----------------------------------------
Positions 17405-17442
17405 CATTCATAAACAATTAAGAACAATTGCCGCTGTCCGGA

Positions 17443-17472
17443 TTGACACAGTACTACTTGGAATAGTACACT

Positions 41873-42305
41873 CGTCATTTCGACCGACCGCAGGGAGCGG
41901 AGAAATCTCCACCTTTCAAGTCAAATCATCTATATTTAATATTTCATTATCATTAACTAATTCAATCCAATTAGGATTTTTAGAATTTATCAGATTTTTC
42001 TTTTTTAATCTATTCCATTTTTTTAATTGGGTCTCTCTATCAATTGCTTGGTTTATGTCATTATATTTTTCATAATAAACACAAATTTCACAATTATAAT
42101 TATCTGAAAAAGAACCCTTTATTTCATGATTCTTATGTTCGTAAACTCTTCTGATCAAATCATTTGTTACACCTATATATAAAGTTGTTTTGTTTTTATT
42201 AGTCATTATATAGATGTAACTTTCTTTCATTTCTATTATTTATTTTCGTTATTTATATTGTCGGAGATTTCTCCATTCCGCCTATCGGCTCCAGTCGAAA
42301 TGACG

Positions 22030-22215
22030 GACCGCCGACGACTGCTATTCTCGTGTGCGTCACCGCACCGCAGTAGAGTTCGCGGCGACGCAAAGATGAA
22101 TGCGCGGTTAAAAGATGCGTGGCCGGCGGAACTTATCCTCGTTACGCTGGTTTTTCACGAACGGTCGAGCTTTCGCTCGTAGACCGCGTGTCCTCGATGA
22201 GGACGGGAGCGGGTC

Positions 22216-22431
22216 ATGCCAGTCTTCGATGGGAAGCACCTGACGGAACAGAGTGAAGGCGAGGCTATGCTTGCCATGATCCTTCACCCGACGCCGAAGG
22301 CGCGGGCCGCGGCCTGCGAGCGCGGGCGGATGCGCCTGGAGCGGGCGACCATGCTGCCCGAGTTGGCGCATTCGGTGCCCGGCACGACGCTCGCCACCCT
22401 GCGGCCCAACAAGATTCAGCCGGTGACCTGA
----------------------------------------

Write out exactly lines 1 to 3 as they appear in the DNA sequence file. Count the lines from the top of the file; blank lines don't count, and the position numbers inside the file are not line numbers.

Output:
Positions 17405-17442
17405 CATTCATAAACAATTAAGAACAATTGCCGCTGTCCGGA

Positions 17443-17472